Over the past century, scholars have largely reconstructed the performance tradition of the Homeric epics, the Iliad and the Odyssey, their meter and composition, social context, and dissemination, yet the sound of Homeric song remains shrouded in mystery. What little we know has come largely from the study of the songs depicted in the poems themselves, from the descriptions of Homeric performance in other ancient authors, and through comparison with living traditions of oral composition. Another source of information, rare and underappreciated, is the body of surviving material texts (e.g. papyri) of the Homeric poems themselves.
An example of this sort of text, one that may contain clues to the history of Homeric epic performance, is the “Bankes Homer” (= P. Lond. Lit. 28). This papyrus, dating from the 2ndcentury CE, is one of the best preserved and longest Homeric papyri that has been discovered, preserving 677 verses from Book 24 of the Iliad (lines 127-804). One of its unique features, besides its length, is the markings that are present above nearly every line of text. These appear to be diacritical markings (accents, breathings, and diareses), metrical markings, punctuation, and symbols for various scholia, which indicate a sort of organization of the text. Scholars have hypothesized that these markings are more than just reading or pronunciation guides, and in fact they are also performance markings (Nagy 2009: 146; Parsons 2011: 21-22); but no scholar to date has made an extensive study of the text and its markings, and the only critical edition (the editio princeps) is nearly two centuries old (Lewis 1832).
This paper introduces a new, diplomatic transcription of the Bankes Homer, which I completed in 2019, and presents an analysis of the markings in the Bankes Homer as a whole. The goal is to use the system of accentuation employed in this papyrus to learn about the history of Homeric performance at the time of the papyrus’s creation. My analysis of the Bankes Homer, when compared with the Allen’s OCT (1920) and editio maior (1931) and West’s Teubner (2001), reveals striking discrepancies in accentuation systems. For example, grave and circumflex accents are written above syllables that any modern student of Ancient Greek “knows” should never carry a grave or circumflex. The noun φρεσι is accented with a grave accent on the penult, φρὲσι, four times at lines 9, 26, 45, and 71(= Allen’s lines 135, 152, 171 and 197); and circumflex accents appear over the letter ε at lines 100 and 127 (= Il. 24.226 and 253) and over ο at line 348 (= Il. 24.474). Conversely, many words and phrases are not accented at all, as in the common formula ως εφατο (“so he/she said”). Elsewhere, circumflex or grave accents appear on the last syllable of a verse, suggesting a relationship between the accentuation and the verse structure. I build upon Nagy’s hypothesis that the diacritical markings in the Bankes Homer papyrus reveal a pre-Byzantine system of accentuation in which accents mark phrases. Through the analysis of the full text of the Bankes Homer I am able to conclude that the diacritical markings in the Bankes Homer function in a different capacity than the accents that are included in Greek editions of the texts today. In turn, this leads to questions about their function, what can the patterns that are observed show us?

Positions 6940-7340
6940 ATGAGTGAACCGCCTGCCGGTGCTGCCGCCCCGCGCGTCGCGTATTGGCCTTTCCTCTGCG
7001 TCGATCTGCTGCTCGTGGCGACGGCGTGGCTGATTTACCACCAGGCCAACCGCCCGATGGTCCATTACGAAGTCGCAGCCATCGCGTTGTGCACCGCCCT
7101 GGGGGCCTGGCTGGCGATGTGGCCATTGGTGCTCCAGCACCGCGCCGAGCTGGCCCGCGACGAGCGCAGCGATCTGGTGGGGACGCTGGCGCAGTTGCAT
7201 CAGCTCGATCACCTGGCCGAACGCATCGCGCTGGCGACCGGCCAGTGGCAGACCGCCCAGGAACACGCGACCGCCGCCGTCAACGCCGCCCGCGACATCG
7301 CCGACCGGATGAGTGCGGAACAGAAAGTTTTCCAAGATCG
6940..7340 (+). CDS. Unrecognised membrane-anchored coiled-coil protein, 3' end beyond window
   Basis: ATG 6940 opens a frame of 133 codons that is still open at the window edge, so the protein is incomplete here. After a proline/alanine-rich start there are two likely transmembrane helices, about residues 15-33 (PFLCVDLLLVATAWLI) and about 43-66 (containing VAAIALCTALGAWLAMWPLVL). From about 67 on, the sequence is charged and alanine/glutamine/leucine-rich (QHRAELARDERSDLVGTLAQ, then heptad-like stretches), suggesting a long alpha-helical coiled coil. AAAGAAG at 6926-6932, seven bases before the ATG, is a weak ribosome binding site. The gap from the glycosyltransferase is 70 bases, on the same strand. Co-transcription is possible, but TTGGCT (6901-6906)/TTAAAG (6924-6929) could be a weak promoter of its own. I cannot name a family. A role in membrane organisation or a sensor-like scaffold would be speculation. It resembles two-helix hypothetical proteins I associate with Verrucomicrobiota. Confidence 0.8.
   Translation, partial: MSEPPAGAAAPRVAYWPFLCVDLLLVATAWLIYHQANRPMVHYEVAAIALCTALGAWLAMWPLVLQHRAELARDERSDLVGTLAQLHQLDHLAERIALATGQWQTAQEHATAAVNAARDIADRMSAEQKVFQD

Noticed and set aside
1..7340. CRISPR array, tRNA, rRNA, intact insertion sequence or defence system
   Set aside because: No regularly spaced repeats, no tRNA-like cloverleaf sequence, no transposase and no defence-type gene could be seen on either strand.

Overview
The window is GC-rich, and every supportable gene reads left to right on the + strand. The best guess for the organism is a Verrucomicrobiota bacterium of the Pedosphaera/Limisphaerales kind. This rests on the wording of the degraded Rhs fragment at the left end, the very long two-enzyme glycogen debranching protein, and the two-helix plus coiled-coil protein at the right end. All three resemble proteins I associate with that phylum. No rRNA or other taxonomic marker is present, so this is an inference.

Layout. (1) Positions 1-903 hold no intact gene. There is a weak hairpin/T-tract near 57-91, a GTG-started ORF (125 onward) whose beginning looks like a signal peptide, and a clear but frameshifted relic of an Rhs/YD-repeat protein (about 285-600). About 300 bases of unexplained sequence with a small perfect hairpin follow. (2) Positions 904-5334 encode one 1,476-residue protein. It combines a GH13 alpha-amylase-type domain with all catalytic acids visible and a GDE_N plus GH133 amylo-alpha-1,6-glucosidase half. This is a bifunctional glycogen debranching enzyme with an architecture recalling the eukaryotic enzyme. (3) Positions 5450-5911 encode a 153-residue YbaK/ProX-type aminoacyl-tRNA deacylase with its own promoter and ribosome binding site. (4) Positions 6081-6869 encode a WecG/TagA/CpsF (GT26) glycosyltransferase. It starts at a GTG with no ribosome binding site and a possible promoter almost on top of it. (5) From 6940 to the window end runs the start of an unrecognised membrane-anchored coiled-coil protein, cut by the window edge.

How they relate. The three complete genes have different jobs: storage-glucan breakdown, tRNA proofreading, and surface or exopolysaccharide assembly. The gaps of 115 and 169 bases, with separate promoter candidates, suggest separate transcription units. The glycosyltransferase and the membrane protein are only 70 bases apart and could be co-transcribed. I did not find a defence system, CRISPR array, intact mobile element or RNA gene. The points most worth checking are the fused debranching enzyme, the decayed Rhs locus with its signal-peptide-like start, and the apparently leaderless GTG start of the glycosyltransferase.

Eta Sigma Phi